When I was a kid (born in the mid-70s, in Sweden) and we played (for fun), we required that the serve was diagonal in a table tennis singles game. I've spoken to people all over Europe that applied that same rule, but I've also met people that don't know what I'm talking about, they've never heard of it and they will (correctly) say that it only applies to doubles.

Was there ever a requirement in the official table tennis rules to serve diagonally in singles games, or did we apply this rule erroneously as kids?

  • Not an answer, but I know many people who believe this rule applies in singles today.
    – Philip Kendall
    Commented Aug 16, 2022 at 14:49

1 Answer 1


It seems no such rule has officially existed, or at least not for a long time1. Technically speaking, to prove this, you would have to go through every official rule-set, but I figured it should be enough to look at whether the rules were different in the early days.

To that end, I found two useful sources from 1902: Ping-Pong or Table Tennis and How to Play It (Ritchie & Parker, pg 43) and Laws of Ping-Pong, the rule-set sold with the Parker Brothers Ping-Pong set, which I was able to read via a photograph from an eBay listing2 of all places. Interestingly, Ritchie & Parker discuss that enforcing a diagonal serve rule might help reduce the serve advantage while simultaneously noting such a rule not existing in "serious" play (pg. 27-28).

While a diagonal serve was not mandatory, the service was nonetheless quite different from the modern rules. It was required to be underhand, below the waist, and most notably it was not yet a rule that the serve had to first contact the server's side!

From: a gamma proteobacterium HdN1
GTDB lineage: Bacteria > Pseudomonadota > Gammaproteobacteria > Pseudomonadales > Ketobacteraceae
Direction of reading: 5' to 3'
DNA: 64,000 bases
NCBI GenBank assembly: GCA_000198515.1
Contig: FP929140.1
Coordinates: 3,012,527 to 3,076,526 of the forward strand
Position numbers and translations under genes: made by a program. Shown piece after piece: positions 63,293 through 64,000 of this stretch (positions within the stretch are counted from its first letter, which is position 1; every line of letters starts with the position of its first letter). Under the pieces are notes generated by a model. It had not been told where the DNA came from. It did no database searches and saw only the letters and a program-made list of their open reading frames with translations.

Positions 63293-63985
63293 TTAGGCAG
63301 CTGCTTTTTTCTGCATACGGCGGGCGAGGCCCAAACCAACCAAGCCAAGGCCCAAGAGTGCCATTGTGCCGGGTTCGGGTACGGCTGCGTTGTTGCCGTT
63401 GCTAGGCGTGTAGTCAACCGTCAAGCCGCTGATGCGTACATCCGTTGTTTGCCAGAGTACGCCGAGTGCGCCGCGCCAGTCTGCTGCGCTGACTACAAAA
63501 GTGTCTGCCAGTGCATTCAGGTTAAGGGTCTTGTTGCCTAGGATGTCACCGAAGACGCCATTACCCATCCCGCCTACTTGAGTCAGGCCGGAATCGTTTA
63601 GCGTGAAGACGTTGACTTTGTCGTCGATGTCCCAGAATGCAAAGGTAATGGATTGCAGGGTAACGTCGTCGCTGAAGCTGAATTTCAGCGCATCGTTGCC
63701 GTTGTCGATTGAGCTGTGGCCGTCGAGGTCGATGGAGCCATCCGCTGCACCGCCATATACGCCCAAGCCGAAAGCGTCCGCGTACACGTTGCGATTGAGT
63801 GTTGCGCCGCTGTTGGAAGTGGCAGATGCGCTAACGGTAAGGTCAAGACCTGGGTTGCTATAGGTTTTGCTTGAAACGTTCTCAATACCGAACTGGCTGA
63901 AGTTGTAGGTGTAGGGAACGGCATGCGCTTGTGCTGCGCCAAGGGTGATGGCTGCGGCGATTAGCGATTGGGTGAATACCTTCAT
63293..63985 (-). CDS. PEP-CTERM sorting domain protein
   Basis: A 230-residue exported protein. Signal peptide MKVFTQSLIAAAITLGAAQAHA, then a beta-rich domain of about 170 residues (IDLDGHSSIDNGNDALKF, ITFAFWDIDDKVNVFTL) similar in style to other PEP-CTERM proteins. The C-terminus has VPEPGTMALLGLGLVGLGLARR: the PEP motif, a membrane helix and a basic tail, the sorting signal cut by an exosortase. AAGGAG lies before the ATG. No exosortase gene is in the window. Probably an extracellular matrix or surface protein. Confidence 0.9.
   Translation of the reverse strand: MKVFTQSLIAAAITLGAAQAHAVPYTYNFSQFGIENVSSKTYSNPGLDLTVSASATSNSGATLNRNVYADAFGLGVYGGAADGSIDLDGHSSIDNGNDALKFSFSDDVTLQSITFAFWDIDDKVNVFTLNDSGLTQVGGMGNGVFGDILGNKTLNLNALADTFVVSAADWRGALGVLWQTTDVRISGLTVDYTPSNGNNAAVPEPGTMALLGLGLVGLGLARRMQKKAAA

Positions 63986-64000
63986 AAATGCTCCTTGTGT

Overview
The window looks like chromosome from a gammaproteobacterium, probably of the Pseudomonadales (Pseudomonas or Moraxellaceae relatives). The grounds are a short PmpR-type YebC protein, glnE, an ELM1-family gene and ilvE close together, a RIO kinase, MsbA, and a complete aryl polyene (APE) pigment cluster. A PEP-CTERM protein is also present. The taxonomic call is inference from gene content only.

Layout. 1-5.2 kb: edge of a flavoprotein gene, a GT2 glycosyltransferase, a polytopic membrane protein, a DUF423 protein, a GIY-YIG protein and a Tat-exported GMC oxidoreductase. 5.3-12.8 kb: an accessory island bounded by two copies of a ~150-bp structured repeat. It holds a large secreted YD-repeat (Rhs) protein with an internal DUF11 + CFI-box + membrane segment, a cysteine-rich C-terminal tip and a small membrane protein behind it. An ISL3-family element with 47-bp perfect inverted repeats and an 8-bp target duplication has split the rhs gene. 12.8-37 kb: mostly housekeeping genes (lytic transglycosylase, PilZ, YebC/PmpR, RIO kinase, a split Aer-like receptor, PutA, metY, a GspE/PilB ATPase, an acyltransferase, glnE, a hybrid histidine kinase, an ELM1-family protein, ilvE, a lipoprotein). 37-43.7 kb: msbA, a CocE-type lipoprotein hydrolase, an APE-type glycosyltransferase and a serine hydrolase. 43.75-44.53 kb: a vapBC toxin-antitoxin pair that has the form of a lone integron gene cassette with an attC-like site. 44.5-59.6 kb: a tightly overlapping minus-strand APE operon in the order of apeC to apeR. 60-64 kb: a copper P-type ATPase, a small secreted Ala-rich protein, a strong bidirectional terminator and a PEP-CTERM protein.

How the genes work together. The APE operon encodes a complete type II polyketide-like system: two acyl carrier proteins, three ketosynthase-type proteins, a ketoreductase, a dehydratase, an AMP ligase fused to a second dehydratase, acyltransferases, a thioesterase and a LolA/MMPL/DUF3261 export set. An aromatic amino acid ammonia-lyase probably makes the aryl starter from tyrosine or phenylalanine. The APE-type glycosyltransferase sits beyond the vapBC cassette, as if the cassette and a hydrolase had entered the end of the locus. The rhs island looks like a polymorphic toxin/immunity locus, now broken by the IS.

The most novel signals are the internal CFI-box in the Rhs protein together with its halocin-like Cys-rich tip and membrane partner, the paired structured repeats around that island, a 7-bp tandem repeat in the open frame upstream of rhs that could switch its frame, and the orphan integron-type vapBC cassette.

The earliest source I can find resembling the modern serve is in the November 1936 issue of Popular Mechanics (Coleman Clark, pg 669), where an example non-diagonal serve and return is shown in a drawing. This author in particular appears to be quite knowledgeable with the technical details, noting that imparting spin on the serve toss was no longer legal under American rules but still was in international play at the time (pg. 148A).

Another notable source is the May 1942 Technical Manual of Sports and Games by the US War Department, which is the earliest source I could find that had distinct service rules for both singles and doubles (pgs 129-131).

  1. I'm speculating slightly, but it would seem natural that the earliest incarnations might have had people mandatorily serving diagonally – after all, table tennis was modelled after tennis, and such is the rule there. While I couldn't find anything too definitive for the diagonal service, the 1902 sources in particular contain instances where table tennis had not yet changed an inherited tennis rule, or discussions on why a particular rule doesn't translate to the table (eg. keeping the tennis scoring system, the serve not striking the server's court first, the ban on volleying shots, whether volley contact outside the table counts as a point against).
  2. Probably 1902. The copyright year is quite hard to make out with the resolution of the photograph, but searching around for "Parker Brothers Ping Pong 1902" does yield other examples of the same item, but none I can find with a clear resolution of the year. There is additionally a 1903 Treasury Department decision (pg. 22-23) noting the "Ping Pong" trademark having been transferred to Parker Brothers in 1902.

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